Acer obviously has to promote its product but the above statement seems somewhat bizarrely unaware of the fact that not only is the company offering pretty much the exact same thing every other smartwatch does, but is are doing so in a market that is dying a fairly nasty death. With big names like Pebble going under, and Fitbit’s stock having been on a steady decline, the persistence in putting out new products is a bold move.

In October 2016, the BBC wrote about a new report by market analysts IDC that showed amartwatch shipments declined by 51.6% year-on-year. The Apple Watch held its place as the market leader, but shipped only a quarter of the units it had sold in the same period (July-September) of 2015. And of the five leading brands, only Garmin showed growth with that growth still being underpinned by low figures.

“It has become evident that, at present, smartwatches are not for everyone,” said Jitesh Ubrani from IDC. “Having a clear purpose and use case is paramount, hence many vendors are focusing on fitness due to its simplicity.”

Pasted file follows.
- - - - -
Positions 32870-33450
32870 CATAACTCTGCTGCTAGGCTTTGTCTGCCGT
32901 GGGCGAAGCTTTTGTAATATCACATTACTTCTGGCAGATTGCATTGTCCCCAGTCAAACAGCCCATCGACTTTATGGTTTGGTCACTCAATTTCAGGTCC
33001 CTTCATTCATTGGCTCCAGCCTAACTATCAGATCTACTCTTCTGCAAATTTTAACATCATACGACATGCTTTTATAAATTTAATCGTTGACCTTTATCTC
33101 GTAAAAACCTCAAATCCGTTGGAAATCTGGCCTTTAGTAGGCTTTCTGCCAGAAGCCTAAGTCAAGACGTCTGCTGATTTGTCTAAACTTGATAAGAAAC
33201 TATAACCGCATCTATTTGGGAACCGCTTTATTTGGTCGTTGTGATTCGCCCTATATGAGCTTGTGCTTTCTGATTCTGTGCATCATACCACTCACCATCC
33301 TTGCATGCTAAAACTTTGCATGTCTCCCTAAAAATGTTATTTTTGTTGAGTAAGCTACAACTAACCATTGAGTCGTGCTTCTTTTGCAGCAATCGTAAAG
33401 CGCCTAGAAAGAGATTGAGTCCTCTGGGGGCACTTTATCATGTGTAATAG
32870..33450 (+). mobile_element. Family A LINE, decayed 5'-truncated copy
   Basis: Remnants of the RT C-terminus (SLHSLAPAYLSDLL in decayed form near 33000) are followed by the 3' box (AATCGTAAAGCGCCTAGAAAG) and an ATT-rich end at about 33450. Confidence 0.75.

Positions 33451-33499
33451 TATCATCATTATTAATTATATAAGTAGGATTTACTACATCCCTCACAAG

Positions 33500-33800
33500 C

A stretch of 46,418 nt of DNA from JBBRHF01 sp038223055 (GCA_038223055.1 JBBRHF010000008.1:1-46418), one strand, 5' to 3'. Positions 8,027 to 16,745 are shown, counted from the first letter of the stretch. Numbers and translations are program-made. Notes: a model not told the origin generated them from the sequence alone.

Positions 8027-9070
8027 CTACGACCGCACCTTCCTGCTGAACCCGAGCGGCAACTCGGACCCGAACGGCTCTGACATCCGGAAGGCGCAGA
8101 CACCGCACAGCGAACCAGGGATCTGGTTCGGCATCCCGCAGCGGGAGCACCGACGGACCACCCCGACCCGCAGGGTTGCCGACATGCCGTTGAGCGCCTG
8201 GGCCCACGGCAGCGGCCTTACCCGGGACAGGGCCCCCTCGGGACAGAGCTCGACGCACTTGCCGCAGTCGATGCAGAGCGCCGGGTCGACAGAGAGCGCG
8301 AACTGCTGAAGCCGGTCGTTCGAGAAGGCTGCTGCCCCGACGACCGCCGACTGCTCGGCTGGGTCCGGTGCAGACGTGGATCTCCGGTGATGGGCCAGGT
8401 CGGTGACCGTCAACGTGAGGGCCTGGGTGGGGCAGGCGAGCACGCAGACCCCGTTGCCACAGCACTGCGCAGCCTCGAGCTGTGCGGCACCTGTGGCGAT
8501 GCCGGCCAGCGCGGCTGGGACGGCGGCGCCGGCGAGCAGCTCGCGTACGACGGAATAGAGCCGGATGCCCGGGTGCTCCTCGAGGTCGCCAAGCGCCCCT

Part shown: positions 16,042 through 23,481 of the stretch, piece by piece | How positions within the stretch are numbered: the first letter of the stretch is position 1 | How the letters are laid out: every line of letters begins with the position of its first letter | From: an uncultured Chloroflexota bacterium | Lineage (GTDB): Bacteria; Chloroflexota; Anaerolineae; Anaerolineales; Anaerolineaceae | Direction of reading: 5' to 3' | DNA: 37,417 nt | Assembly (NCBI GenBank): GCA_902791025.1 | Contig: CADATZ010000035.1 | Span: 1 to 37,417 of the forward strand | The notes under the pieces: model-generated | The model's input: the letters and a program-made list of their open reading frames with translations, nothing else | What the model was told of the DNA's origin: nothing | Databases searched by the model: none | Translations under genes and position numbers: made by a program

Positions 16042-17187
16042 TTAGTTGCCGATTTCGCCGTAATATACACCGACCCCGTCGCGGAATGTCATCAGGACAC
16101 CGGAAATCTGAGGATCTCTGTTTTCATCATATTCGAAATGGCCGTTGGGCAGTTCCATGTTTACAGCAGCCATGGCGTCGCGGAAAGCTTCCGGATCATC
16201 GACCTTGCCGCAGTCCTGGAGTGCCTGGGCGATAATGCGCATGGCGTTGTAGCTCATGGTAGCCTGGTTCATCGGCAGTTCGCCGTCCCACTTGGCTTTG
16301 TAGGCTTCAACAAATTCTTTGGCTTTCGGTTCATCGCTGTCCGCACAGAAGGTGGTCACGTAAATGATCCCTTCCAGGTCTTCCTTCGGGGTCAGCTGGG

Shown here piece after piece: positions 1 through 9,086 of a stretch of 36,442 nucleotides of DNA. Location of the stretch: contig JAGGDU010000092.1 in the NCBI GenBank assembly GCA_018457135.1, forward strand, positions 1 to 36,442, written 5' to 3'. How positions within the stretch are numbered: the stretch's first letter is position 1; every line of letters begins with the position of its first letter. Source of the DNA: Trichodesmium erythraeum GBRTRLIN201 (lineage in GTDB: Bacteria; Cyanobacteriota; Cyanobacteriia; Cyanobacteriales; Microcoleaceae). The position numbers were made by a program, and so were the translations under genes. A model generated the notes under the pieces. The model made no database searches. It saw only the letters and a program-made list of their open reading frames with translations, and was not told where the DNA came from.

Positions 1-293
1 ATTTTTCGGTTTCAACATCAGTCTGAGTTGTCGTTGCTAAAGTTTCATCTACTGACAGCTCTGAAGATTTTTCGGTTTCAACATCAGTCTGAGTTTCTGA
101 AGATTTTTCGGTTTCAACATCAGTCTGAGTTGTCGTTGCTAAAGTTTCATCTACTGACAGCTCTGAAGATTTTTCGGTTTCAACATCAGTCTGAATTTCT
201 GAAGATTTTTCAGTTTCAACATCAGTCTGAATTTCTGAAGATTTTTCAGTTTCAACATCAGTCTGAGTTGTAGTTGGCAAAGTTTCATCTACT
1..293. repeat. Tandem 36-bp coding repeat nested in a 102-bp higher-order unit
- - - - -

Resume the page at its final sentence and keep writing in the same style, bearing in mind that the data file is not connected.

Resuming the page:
Images courtesy of Acer

It was pointed out by experts that the period examined was before new versions were released, but there is still a clear lack in significant consumer appetite. The market has largely survived off the fitness aspects, with other products largely falling by the wayside as the novelty wears off. And Acer itself hasn’t exactly been the premium forerunner.

The Leap Ware watch certainly seems a perfectly fine entry into the marketplace. It’s got “diverse fitness tracking features thanks to an array of sensors with advanced algorithms” and supposedly has a battery life of three to five days so you don’t miss out on logging those all-important stats. My watch only tells the time and date. It also has a battery life of ten years.

There is a reasonable chance that initial sales for the Leap Ware may be strong, being all shiny and new as it is. There’s also a very good chance they will quickly plummet as Acer discovers what consumers are desperately trying to tell them: people don’t want smartwatches anymore.

For more information and discussion of the collapse of wearable technology, check out the latest issue of Factor magazine.